The role of rating agencies in the fiasco should also be considered, but such issues should have been properly debated before we arrived at the mega supplementary estimate that we are being asked to approve today. How can we approve a blank cheque for £42.2 billion when we do not know the true strength of the three banks to which the estimate refers? It is impossible that due diligence was exercised. The ideas seem to have been thought up on the back of an envelope during night-long meetings. The detail of the offer and subscription agreements shows the folly of that.
Let us make a UK-America comparison. Later, I want to consider in detail the individual estimates that the various documents show, but the British Government's proposal clearly differs significantly from the American package that was announced last night. The latter is market oriented and designed to benefit the American taxpayer and the larger economy. The British Government's approach neither protects the taxpayer's interests nor allows the banks to recover—it is deeply flawed.
There have been huge regulatory failures to control the banks over many years and a huge bubble of debt has ensued. It appears that the banks have been lending more and more debt between themselves, which has little or no value. The boom was built on debt and was therefore bound to crash. If a small prick is made in a big balloon, the whole thing will collapse. The housing market's collapse has pricked the balloon and all the financial air is rushing out. The out-of-turn supplementary estimate constitutes an attempt to put a patch over the escaping air, but it does nothing to tackle over-lending, which is the root of the problem. How could it be right to lend mortgages of 125 per cent. of the value of property? How could it be right to allow self-certified mortgages or lend five or six times a person's annual income?
The position was made worse by the insistence that there would never be a return to boom and bust—that was the Prime Minister's mantra. That was clearly nonsense because it defied economics and trade cycles, but it encouraged ordinary people in this country to take on more and more debt because they believed that the value of their houses would always increase. The banks were happy to lend because they thought that the value of assets would always go up. The Prime Minister must accept a great deal of responsibility for that boom. The £42.2 billion in the supplementary estimate is the colossal price that we are paying for his incompetence.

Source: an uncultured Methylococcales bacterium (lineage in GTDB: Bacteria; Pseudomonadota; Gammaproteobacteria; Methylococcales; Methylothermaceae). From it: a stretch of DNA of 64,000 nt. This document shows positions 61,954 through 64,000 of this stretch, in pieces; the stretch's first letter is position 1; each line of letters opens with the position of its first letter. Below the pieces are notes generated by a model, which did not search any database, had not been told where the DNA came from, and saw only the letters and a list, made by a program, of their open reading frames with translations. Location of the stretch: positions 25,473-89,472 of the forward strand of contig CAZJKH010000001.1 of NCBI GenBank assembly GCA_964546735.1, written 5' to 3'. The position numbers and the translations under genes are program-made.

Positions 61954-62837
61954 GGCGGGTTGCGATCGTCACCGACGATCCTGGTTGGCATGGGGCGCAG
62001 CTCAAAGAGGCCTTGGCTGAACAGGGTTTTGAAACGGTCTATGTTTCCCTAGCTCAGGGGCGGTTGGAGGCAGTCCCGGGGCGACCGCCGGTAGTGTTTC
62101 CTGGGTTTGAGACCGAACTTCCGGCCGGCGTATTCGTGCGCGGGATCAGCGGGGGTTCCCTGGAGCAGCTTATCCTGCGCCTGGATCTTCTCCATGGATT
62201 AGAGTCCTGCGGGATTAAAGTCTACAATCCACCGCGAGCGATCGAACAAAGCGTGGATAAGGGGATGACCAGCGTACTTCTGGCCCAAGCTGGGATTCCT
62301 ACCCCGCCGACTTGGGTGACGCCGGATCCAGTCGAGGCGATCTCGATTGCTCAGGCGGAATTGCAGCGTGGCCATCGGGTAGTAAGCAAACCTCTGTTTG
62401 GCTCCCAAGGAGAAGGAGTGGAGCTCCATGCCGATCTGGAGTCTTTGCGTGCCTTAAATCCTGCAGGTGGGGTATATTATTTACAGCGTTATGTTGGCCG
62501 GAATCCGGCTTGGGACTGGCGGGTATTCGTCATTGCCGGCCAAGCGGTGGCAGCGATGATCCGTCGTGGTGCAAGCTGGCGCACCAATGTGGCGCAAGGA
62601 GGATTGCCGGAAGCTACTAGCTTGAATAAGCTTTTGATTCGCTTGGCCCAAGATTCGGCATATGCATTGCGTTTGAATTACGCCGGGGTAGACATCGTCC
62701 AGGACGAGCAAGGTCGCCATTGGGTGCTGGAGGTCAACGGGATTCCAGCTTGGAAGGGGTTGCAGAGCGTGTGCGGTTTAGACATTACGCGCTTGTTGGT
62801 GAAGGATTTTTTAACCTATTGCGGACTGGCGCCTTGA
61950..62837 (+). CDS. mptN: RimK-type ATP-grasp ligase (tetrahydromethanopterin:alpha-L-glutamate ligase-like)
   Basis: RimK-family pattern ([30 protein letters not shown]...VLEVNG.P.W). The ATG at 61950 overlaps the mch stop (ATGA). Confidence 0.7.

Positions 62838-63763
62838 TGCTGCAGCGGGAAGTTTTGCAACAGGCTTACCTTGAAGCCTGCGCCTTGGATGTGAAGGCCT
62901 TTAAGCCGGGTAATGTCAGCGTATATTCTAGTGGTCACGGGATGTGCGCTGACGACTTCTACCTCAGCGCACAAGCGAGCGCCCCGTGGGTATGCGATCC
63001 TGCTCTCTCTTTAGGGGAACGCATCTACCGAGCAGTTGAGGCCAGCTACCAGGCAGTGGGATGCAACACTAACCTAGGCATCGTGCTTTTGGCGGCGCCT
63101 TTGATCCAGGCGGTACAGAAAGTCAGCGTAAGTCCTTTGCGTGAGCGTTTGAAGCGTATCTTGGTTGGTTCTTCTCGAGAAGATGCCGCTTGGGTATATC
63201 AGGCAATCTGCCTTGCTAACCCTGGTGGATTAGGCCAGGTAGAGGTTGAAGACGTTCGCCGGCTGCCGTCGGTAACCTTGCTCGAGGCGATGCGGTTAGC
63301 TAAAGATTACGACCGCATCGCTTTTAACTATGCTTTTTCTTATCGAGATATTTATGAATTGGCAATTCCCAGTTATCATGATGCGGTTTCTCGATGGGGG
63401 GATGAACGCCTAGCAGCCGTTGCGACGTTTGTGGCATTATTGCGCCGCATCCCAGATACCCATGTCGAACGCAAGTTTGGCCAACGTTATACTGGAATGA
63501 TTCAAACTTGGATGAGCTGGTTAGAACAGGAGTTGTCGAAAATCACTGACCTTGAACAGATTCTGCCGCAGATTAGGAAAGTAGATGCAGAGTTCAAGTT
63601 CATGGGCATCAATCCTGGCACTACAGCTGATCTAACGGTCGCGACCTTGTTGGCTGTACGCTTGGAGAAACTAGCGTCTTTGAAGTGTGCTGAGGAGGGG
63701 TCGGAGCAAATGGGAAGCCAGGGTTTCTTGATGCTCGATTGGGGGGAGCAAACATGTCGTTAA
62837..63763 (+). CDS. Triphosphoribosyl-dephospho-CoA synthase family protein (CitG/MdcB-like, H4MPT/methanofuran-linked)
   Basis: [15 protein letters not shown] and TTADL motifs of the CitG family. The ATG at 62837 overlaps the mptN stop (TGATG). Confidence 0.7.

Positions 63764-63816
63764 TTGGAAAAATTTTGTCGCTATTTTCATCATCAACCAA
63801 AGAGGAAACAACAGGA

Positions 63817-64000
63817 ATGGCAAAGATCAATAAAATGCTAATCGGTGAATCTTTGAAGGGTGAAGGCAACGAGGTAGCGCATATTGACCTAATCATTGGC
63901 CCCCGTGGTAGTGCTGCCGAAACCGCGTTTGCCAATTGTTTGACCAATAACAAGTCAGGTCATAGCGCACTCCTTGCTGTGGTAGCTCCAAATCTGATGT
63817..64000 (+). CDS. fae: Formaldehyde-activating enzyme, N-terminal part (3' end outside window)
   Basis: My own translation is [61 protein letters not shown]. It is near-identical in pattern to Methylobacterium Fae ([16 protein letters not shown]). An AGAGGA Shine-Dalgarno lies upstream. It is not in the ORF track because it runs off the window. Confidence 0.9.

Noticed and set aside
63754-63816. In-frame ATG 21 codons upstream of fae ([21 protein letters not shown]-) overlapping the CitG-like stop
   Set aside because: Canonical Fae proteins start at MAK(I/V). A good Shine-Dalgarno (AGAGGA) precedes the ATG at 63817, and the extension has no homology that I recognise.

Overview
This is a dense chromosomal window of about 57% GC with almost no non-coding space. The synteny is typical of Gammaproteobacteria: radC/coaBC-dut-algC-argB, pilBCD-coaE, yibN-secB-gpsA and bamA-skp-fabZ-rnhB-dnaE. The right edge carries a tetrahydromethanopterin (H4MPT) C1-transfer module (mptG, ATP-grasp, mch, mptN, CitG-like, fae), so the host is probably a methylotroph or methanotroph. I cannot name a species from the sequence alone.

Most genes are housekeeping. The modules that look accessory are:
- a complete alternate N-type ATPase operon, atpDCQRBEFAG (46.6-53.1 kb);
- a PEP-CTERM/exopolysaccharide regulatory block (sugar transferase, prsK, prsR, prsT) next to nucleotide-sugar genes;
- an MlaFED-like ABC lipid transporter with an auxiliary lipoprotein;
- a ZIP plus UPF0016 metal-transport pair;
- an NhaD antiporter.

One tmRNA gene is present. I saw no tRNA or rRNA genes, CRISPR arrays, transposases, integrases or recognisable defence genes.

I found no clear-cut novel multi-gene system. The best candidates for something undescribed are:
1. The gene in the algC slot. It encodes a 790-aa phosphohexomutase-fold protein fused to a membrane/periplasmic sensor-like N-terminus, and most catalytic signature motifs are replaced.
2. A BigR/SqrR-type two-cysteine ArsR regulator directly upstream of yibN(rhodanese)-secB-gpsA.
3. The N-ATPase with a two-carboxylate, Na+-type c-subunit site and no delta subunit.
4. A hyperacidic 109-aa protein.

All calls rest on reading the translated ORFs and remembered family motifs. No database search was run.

Many people will ask why we are protecting the banks and bank jobs at colossal risk when we allow other companies to go to the wall. The employees of XL travel or Travel City Direct and others in that group, who lost their jobs overnight, must wonder why they are being asked to bail out bankers. Today, it was announced that total unemployment had increased to 1,792,000—5.7 per cent. of all those economically active. Inflation is running at 5.2 per cent., which is more than twice the Government's required rate, and house prices are in a nose dive.
All those factors form a significant background to the out-of-turn supplementary estimate. I believe that British taxpayers will be outraged if we approve the estimate today without proper and due consideration of the relevant issues. In my constituency, 1,721 people are on jobseeker's allowance: in 1997 the figure was 1,643. In Wellingborough, we have therefore already reverted to the position of 11 years ago. The unemployed in Wellingborough must be astounded at the amount of money they are effectively being asked to spend in the estimates.
It is difficult for hon. Members and the public to accept the Government's consistently moving the goalposts. We are considering estimates, but proposals for spending the money change from day to day. I have no faith, given our limited knowledge today, that the money will spent in the way that we think—it could be spent totally differently.
Let me illustrate the point with some of the Chancellor's statements. When he discussed the nationalisation of Northern Rock on